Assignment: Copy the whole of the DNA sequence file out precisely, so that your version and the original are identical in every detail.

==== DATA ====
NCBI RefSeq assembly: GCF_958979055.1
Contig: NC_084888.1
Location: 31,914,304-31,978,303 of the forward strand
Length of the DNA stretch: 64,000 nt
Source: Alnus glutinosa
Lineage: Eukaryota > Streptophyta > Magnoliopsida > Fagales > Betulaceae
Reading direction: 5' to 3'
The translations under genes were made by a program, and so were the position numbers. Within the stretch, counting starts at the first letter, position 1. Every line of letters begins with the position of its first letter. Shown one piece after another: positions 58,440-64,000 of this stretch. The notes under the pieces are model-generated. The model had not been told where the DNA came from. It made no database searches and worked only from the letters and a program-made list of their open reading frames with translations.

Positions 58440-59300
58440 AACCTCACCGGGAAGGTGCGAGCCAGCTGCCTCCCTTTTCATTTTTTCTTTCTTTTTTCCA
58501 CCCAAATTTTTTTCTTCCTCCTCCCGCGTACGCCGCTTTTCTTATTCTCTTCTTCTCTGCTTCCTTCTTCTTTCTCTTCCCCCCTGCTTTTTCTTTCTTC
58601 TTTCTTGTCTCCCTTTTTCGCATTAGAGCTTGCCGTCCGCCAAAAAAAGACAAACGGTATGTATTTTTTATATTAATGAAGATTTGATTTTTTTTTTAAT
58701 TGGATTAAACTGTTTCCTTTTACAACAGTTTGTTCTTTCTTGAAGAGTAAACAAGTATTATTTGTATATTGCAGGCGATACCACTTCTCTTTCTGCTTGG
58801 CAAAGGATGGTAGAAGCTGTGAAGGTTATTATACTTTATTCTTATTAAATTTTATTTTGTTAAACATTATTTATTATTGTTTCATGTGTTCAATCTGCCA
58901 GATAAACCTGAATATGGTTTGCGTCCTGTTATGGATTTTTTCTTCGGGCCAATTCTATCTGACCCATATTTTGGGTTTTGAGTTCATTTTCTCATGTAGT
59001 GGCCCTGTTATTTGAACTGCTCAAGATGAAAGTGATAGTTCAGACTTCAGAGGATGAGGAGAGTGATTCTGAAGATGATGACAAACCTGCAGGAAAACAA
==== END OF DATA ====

NCBI RefSeq assembly: GCF_958979055.1
Contig: NC_084888.1
Location: 31,914,304-31,978,303 of the forward strand
Length of the DNA stretch: 64,000 nt
Source: Alnus glutinosa
Lineage: Eukaryota > Streptophyta > Magnoliopsida > Fagales > Betulaceae
Reading direction: 5' to 3'
The translations under genes were made by a program, and so were the position numbers. Within the stretch, counting starts at the first letter, position 1. Every line of letters begins with the position of its first letter. Shown one piece after another: positions 58,440-64,000 of this stretch. The notes under the pieces are model-generated. The model had not been told where the DNA came from. It made no database searches and worked only from the letters and a program-made list of their open reading frames with translations.

Positions 58440-59300
58440 AACCTCACCGGGAAGGTGCGAGCCAGCTGCCTCCCTTTTCATTTTTTCTTTCTTTTTTCCA
58501 CCCAAATTTTTTTCTTCCTCCTCCCGCGTACGCCGCTTTTCTTATTCTCTTCTTCTCTGCTTCCTTCTTCTTTCTCTTCCCCCCTGCTTTTTCTTTCTTC
58601 TTTCTTGTCTCCCTTTTTCGCATTAGAGCTTGCCGTCCGCCAAAAAAAGACAAACGGTATGTATTTTTTATATTAATGAAGATTTGATTTTTTTTTTAAT
58701 TGGATTAAACTGTTTCCTTTTACAACAGTTTGTTCTTTCTTGAAGAGTAAACAAGTATTATTTGTATATTGCAGGCGATACCACTTCTCTTTCTGCTTGG
58801 CAAAGGATGGTAGAAGCTGTGAAGGTTATTATACTTTATTCTTATTAAATTTTATTTTGTTAAACATTATTTATTATTGTTTCATGTGTTCAATCTGCCA
58901 GATAAACCTGAATATGGTTTGCGTCCTGTTATGGATTTTTTCTTCGGGCCAATTCTATCTGACCCATATTTTGGGTTTTGAGTTCATTTTCTCATGTAGT
59001 GGCCCTGTTATTTGAACTGCTCAAGATGAAAGTGATAGTTCAGACTTCAGAGGATGAGGAGAGTGATTCTGAAGATGATGACAAACCTGCAGGAAAACAA